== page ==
Storms force California to look harder at capturing rainfall to ease drought
“As you can see outside with some of the floods, it’s not that we don’t have water, it’s what are we doing with it when we get it,” Assemblymember Devon Mathis (R-Visalia) said in an interview.
To many, the storms highlight the need for changes to the vast system to capture rain and snow in the wetter northern part of the state and transfer it to the farms of the Central Valley and the cities of Southern California. Much of the recent runoff has ended in the sea, even as forecasters warn that the drought is not yet over.
The weather whiplash is not new to California, but climate change is expected to super-charge these extremes.
The state already has plans to start construction on a new reservoir near Sacramento next year, and to increase pumping in the Sacramento-San Joaquin region through the Delta Conveyance project.
Mathis and others see this moment as an opening to boost water storage — but they will have to overcome a big price tag, the lack of obvious solutions like big dams, and entrenched polarization around the West’s most precious resource. The Republican lawmaker is proposing a law requiring more storage capacity for water, a goal endorsed by Newsom.
Newsom also called for speeding up permitting for new water storage and flood reduction projects, a measure Mathis is now leading in the Assembly. A Democrat is leading a similar measure in the Senate. The proposals risk further conflict over efforts to protect habitat for salmon and other species.
Democratic state lawmakers from farming regions hit hardest by drought also jumped on the opportunity last week to urge officials to divert and store more water rushing through the Delta region to the ocean before the storms end. But laws protecting an endangered species of fish limit the pumping.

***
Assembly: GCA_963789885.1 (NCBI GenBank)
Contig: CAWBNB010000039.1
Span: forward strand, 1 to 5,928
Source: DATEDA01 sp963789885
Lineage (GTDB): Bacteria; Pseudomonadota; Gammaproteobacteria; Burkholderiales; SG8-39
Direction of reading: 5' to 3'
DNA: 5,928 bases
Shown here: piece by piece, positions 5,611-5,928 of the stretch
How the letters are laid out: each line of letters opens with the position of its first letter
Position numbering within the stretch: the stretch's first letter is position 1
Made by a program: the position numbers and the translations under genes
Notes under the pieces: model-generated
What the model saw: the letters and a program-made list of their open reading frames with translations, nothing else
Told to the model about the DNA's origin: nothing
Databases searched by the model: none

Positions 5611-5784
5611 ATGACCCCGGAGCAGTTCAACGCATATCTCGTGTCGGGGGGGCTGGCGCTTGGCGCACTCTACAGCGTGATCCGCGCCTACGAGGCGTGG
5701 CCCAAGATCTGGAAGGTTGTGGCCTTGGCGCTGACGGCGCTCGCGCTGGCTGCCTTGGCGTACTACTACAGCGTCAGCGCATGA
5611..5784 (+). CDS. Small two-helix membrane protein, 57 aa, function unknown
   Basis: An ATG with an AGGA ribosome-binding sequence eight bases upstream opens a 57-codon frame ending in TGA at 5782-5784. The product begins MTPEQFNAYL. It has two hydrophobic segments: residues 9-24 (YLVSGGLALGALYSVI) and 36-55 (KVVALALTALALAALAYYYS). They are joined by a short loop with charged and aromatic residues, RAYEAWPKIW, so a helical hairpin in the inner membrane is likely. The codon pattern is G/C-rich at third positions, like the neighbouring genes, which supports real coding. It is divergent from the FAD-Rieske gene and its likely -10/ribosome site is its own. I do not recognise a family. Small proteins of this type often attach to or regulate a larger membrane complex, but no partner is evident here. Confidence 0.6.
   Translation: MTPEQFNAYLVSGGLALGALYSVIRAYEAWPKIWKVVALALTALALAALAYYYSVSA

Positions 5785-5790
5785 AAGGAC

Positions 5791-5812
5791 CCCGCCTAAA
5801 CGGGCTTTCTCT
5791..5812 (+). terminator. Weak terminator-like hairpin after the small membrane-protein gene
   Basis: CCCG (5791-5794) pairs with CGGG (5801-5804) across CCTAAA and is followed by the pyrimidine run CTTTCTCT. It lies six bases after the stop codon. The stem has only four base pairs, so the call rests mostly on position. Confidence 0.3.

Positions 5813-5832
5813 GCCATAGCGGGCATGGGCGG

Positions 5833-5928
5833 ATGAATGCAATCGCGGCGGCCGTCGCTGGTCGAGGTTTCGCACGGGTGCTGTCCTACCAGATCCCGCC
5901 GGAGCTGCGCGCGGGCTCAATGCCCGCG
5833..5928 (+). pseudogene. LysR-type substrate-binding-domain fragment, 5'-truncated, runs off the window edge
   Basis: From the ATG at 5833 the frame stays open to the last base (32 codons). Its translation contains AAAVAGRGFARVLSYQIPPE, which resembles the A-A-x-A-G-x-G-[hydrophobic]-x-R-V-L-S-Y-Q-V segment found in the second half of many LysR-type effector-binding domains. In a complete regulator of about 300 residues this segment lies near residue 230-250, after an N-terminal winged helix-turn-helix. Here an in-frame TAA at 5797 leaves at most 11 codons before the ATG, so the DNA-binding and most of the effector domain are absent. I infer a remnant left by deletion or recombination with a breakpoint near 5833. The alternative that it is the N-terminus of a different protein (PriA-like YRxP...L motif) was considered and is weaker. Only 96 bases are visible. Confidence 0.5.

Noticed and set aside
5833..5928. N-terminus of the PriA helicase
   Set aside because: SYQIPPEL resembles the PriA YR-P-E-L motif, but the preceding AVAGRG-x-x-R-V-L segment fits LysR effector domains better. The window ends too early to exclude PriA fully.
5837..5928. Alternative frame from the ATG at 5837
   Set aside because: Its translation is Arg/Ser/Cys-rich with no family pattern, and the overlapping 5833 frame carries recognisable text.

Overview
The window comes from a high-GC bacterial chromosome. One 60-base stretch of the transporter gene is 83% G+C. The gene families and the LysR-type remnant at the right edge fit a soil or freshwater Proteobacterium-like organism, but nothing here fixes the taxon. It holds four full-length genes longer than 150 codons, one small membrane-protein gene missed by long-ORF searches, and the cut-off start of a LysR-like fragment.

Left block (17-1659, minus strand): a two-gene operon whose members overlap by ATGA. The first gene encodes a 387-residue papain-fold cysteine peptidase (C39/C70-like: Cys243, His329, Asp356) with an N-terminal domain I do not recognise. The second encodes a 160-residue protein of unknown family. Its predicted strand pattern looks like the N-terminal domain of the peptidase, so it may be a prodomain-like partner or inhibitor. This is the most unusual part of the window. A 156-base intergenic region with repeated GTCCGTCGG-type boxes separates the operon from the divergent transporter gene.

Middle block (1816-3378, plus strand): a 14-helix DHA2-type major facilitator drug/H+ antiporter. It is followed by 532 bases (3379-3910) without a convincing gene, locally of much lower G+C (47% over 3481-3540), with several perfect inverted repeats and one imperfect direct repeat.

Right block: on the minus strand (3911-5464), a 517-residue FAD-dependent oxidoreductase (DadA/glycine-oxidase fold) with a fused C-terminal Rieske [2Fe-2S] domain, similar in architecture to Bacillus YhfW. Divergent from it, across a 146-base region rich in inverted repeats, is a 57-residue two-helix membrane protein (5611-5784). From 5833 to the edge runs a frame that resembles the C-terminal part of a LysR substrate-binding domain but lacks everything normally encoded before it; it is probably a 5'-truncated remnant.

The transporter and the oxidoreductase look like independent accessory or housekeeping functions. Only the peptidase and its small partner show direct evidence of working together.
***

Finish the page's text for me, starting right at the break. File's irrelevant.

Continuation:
The pumps, aqueducts and reservoirs California relies on are “outdated and vulnerable to climate change” and limit the amount of water that can be stored during winter storms, acknowledged the director of the Department of Water Resources, Karla Nemeth.
The limits of large-scale projects have prompted officials to look for alternative ways to boost water supply, like funding more floodplain restoration and allowing certain water managers to more easily divert rivers and rain into underground basins. Los Angeles County is working to build hundreds of small wells and cisterns to grab as much river water as possible.
Two reservoirs have already started using real-time forecasts to take better advantage of California’s winter storms. A Democrat wants to expand that technology this year with a proposal in the Assembly.
But it will take years of rain and careful conservation to replenish depleted groundwater supplies after a longstanding drought, said Jeffrey Mount, a senior fellow at the Public Policy Institute of California, a research organization.
“We’re at the beginning of an era here in California where we’re realizing that we really have to do a better job of taking advantage of these wet periods,” he said. “But it’s thoroughly disorganized at this point.”
Newsom previewed the challenge in his budget proposal last week, calling for an additional $200 million for flood protection. His plan avoided large cuts in drought funding despite a revenue shortfall.
The governor suggested federal funding from the Inflation Reduction Act and the Bipartisan Infrastructure Law could help fund water supply and flood risk reduction projects. He also called for a climate bond to fund water and wildfire projects. A 2014 bond approved by voters was meant to help fund new reservoirs and other water projects, though opposition from local conservation groups has delayed construction.
Dressed casually, instead of his usual suit, the governor then cut his budget presentation short so he could get to the Central Coast and survey storm damage.
“Immediate drought support, 40 days ago, was top of mind,” Newsom said. “Right now, what’s top of mind is flood investments.”